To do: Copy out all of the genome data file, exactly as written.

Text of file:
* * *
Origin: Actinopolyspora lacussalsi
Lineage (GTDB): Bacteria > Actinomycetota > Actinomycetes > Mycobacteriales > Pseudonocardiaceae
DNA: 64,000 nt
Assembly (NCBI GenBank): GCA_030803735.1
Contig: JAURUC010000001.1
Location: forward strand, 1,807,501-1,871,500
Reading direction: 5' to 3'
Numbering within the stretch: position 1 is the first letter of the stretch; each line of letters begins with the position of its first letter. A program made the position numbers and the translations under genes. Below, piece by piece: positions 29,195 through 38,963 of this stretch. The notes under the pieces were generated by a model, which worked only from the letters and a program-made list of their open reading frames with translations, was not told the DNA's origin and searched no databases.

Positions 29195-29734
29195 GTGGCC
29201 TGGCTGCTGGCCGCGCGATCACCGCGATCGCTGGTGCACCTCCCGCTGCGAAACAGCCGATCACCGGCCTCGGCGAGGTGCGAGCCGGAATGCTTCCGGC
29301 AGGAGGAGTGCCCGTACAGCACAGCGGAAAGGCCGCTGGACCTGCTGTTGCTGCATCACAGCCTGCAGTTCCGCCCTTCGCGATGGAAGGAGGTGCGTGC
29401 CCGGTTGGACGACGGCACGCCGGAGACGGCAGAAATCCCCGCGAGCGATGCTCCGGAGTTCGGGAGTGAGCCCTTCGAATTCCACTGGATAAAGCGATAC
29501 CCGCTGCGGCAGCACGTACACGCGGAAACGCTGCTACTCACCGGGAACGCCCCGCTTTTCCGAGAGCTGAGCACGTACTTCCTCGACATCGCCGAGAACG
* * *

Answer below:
Origin: Actinopolyspora lacussalsi
Lineage (GTDB): Bacteria > Actinomycetota > Actinomycetes > Mycobacteriales > Pseudonocardiaceae
DNA: 64,000 nt
Assembly (NCBI GenBank): GCA_030803735.1
Contig: JAURUC010000001.1
Location: forward strand, 1,807,501-1,871,500
Reading direction: 5' to 3'
Numbering within the stretch: position 1 is the first letter of the stretch; each line of letters begins with the position of its first letter. A program made the position numbers and the translations under genes. Below, piece by piece: positions 29,195 through 38,963 of this stretch. The notes under the pieces were generated by a model, which worked only from the letters and a program-made list of their open reading frames with translations, was not told the DNA's origin and searched no databases.

Positions 29195-29734
29195 GTGGCC
29201 TGGCTGCTGGCCGCGCGATCACCGCGATCGCTGGTGCACCTCCCGCTGCGAAACAGCCGATCACCGGCCTCGGCGAGGTGCGAGCCGGAATGCTTCCGGC
29301 AGGAGGAGTGCCCGTACAGCACAGCGGAAAGGCCGCTGGACCTGCTGTTGCTGCATCACAGCCTGCAGTTCCGCCCTTCGCGATGGAAGGAGGTGCGTGC
29401 CCGGTTGGACGACGGCACGCCGGAGACGGCAGAAATCCCCGCGAGCGATGCTCCGGAGTTCGGGAGTGAGCCCTTCGAATTCCACTGGATAAAGCGATAC
29501 CCGCTGCGGCAGCACGTACACGCGGAAACGCTGCTACTCACCGGGAACGCCCCGCTTTTCCGAGAGCTGAGCACGTACTTCCTCGACATCGCCGAGAACG